Monday 24 November 2008

David S. Dockery on John 4

David S. Dockery, ‘Reading John 4:1-45: Some Diverse Hermeneutical Perspectives’, Criswell Theological Review 3.1 (1988), 127-40.

Dockery begins (128-30) with some general and well-worn observations on John 4 – the contrasts between the Samaritan woman and Nicodemus; the structure of the passage in terms of the dialogue between Jesus and the woman on water (4:6-18) and worship (4:19-26), and the dialogue between Jesus and the disciples (4:31-38) set between two paragraphs describing the witness of the woman to her own people (4:27-30, 49-45).

He also highlights some of the challenges facing interpreters of John 4 – the importance of taking into account background, the intended audience, the issue of historicity, and the identification of genre (130-32).

The bulk of the article, however, looks at John 4 from the three perspectives of (1) an author-oriented approach, (2) a text-oriented approach, and (3) a reader-oriented approach (132-38).

The author-oriented approach ‘seeks to discover what the text meant in the mind of the original author for the intended audience’, seen as threefold in this case: ‘to proclaim the gift of the “living water”… to prioritize the worship of the Father “in Spirit and in truth,” and… to explain the mission to non-Jews’ (132).

The text-oriented approach (133-35) ‘focuses upon the text, its context and broader biblical texts’ and highlights such features as irony and double meaning in the story (who is giving what kind of water to whom?), parallels with John 19, and intertextual links to Old Testament stories which follow a similar pattern in which a man meets a woman at a well. This last feature, though long-recognised, remains highly suggestive. In Old Testament accounts (e.g., Gen. 24:10-61; 29:1-20; Exod. 2:15-21), the pattern is that: (1) a man is travelling in a foreign land; (2) he goes to a well; (3) he meets there a maiden; (4) water is given; (5) the women hurries home to tell; (6) the man is invited to stay; (7) a betrothal is concluded. In John 4, Jesus (the bridegroom, 3:29) ventures into a foreign land, meets a woman at a well… except, of course, this woman is no maiden – having been married five times already and currently living with a man not her husband.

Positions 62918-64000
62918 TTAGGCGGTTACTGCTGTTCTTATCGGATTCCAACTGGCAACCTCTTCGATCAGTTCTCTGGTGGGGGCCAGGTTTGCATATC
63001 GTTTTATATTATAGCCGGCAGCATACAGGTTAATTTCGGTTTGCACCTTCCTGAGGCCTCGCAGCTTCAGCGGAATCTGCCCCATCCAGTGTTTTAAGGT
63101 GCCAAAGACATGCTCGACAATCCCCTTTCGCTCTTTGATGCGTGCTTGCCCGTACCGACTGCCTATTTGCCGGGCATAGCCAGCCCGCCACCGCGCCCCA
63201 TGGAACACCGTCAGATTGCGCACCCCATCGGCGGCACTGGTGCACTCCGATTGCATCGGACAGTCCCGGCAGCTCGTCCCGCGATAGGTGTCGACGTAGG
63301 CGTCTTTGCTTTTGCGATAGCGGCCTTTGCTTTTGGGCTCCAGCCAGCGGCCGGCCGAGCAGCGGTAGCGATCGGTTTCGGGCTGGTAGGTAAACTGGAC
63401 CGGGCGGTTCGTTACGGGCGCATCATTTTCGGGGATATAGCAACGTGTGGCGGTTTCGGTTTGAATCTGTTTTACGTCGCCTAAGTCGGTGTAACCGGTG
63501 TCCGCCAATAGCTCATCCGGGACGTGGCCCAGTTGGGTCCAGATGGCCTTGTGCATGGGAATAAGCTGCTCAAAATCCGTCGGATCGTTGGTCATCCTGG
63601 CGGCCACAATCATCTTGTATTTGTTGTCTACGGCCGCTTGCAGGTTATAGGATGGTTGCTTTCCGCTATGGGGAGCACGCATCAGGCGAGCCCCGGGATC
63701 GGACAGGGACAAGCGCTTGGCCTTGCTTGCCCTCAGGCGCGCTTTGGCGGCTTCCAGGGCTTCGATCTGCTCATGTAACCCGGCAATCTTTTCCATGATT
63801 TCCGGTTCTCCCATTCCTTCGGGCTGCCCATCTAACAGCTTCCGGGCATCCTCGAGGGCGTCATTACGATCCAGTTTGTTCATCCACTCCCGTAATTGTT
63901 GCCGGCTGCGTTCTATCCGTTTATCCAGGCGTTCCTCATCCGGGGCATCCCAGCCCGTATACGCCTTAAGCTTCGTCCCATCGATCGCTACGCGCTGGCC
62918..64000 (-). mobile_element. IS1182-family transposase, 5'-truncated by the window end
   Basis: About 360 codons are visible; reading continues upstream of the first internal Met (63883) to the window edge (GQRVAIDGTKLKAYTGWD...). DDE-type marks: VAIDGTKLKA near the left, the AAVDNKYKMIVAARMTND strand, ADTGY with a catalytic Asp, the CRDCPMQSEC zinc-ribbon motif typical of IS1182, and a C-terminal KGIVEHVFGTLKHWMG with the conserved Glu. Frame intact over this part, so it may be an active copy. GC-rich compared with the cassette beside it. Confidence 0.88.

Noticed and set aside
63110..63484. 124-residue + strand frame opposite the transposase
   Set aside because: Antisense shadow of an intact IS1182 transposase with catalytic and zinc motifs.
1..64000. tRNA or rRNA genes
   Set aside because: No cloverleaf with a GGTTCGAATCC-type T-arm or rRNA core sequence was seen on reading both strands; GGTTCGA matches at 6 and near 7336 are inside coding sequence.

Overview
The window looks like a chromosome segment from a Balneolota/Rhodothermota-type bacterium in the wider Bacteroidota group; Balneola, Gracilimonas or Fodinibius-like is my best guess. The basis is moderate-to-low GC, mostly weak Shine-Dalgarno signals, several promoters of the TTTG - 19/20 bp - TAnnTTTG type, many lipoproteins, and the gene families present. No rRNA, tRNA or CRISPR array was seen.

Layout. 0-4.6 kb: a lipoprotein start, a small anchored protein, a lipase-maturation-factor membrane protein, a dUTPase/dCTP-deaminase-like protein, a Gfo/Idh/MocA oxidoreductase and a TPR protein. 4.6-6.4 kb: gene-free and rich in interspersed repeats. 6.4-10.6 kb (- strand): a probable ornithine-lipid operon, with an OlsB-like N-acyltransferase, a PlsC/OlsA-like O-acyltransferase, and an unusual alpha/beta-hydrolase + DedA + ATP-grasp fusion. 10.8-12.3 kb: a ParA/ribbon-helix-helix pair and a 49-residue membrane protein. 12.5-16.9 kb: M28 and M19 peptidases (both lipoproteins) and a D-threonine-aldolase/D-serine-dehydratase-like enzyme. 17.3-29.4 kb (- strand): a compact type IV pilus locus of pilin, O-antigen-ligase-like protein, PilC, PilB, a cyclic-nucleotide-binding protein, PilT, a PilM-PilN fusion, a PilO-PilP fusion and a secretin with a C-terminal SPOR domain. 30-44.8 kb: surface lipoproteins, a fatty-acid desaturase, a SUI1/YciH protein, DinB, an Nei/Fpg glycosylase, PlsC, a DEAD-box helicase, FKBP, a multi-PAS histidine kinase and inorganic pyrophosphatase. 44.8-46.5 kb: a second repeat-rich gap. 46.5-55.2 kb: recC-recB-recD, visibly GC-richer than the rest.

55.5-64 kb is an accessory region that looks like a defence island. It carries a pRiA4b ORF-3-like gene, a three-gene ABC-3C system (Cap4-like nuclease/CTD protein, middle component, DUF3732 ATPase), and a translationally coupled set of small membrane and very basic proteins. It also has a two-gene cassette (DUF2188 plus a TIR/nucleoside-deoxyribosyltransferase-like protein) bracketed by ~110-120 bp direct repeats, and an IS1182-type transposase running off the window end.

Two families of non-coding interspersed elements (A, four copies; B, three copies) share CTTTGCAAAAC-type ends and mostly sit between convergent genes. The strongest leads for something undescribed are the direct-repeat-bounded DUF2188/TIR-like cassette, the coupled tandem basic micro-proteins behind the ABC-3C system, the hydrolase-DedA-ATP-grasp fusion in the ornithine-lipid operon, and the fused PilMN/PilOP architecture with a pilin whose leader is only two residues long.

The reader-oriented approach, for Dockery, embraces allegorical, existential, pastoral, and feminist perspectives (135-38).

On the issue of how the three approaches relate, Dockery makes a distinction between exegesis (which is limited to the authorial level) and hermeneutics (which seeks to understand the meaning of the text for contemporary readers, and thus considers the other two levels) – the key being whether the ‘meanings’ in levels two and three are ‘consistent developments of the author’s purpose’ in level one (139, his italics).

Apart from its brevity, Dockery’s essay is twenty years old now, and thus lacks the nuance of subsequent discussions in hermeneutics. Even so, it provides a helpful reminder to take account of the three ‘worlds’ of the text along with some application of those concerns to John 4.


Anonymous said...

Is he right? Is level 2 not part of the exegetical task?

Anonymous said...

Hi Conrad – The way he frames it and the examples he uses, yes, I think it is.